When looking at capital purchases by month based on number of purchases, December has the greatest number of purchases from 2004-2017.  Thirteen percent of the number of purchases made were in December while January and March account for 10% each.  December is when many farmers are estimating their income tax liability, and some of these purchases could be due to optimizing their tax liability.  January and March also have larger number of purchases.  January’s higher number of purchases may be partially due to the largest percentage of the corn and soybean crop being sold during this month (a little more than twenty percent on a fourteen-year average).

Summary

From 2004 to 2017, we have seen many changes in agriculture.  These changes have not had a large impact on the types of items most frequently purchased by farms enrolled in Illinois Farm Business Farm Management.  The top purchases were the same in 2004 as they were in 2017.  However, when we look at when the capital purchases are made, we see some changes.  From 2014 to 2017, capital purchases are leveling back out but with the larger amount of purchases still being made in the last quarter of the year.  Over the time period of this study, December has primarily been the month with the highest number of purchases as well as the highest amount spent on purchases.  Some of the reasons for the increase in the period from 2009 to 2013 are higher farm incomes and increasing of the expense election to $500,000 for every year since 2010.  The higher expense election has allowed capital purchases to be utilized at the year-end to help farmers optimize their income tax liability.  However, from 2014 to 2017, we have had lower incomes, but the amount and number of purchases in the last quarter of the year only decreased slightly even though the expense election amount stayed the same.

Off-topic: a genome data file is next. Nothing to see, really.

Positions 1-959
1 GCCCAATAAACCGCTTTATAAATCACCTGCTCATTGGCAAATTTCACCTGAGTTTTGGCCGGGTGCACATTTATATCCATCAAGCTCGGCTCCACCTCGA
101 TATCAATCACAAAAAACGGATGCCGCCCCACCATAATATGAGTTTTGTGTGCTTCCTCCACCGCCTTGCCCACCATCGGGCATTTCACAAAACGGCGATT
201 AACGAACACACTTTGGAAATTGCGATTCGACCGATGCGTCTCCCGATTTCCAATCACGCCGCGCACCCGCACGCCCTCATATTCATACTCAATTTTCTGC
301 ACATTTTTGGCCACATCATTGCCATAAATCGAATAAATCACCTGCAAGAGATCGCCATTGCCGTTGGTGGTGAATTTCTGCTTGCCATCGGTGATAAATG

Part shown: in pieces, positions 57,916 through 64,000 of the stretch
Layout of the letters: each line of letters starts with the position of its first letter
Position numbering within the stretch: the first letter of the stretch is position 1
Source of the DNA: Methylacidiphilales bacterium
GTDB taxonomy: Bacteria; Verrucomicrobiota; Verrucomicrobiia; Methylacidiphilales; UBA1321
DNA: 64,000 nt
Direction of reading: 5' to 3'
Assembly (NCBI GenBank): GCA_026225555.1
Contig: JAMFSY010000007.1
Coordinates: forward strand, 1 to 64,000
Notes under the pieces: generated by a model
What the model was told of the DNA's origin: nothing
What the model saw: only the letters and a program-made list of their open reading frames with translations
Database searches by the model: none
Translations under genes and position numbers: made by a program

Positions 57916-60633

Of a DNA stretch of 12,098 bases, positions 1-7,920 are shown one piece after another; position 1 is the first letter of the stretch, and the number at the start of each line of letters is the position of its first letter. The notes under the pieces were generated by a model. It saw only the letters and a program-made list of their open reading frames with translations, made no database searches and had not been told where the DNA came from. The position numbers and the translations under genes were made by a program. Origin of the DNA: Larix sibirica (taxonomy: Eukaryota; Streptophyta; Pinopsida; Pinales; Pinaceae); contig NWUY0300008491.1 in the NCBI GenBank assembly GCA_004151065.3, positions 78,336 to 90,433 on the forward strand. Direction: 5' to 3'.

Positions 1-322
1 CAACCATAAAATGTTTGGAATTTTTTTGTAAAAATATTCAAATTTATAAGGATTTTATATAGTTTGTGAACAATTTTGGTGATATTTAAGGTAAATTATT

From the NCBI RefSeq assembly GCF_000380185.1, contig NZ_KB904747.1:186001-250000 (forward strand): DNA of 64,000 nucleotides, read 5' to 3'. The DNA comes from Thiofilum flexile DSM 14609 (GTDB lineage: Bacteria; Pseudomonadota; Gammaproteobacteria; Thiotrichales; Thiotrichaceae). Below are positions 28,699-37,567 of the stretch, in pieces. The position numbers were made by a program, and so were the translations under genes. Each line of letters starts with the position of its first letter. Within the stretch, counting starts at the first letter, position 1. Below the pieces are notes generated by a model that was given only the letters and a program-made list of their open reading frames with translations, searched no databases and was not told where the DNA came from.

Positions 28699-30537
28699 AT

The author would like to acknowledge that data used in this study comes from the local Farm Business Farm Management (FBFM) Associations across the State of Illinois.  Without their cooperation, information as comprehensive and accurate as this would not be available for educational purposes.  FBFM, which consists of 5,600 plus farmers and 60 professional field staff, is a not-for-profit organization available to all farm operators in Illinois.  FBFM field staff provide on-farm counsel with computerized recordkeeping, farm financial management, business entity planning and income tax management.  For more information, please contact the State FBFM Office located at the University of Illinois Department of Agricultural and Consumer Economics at 217-333-5511 or visit the FBFM website at www.fbfm.org.

Reference

Zwilling, B., B. Krapf and D. Raab. “What’s and When’s of Capital Purchases.” farmdoc daily (5):32, Department of Agricultural and Consumer Economics, University of Illinois at Urbana-Champaign, February 20, 2015.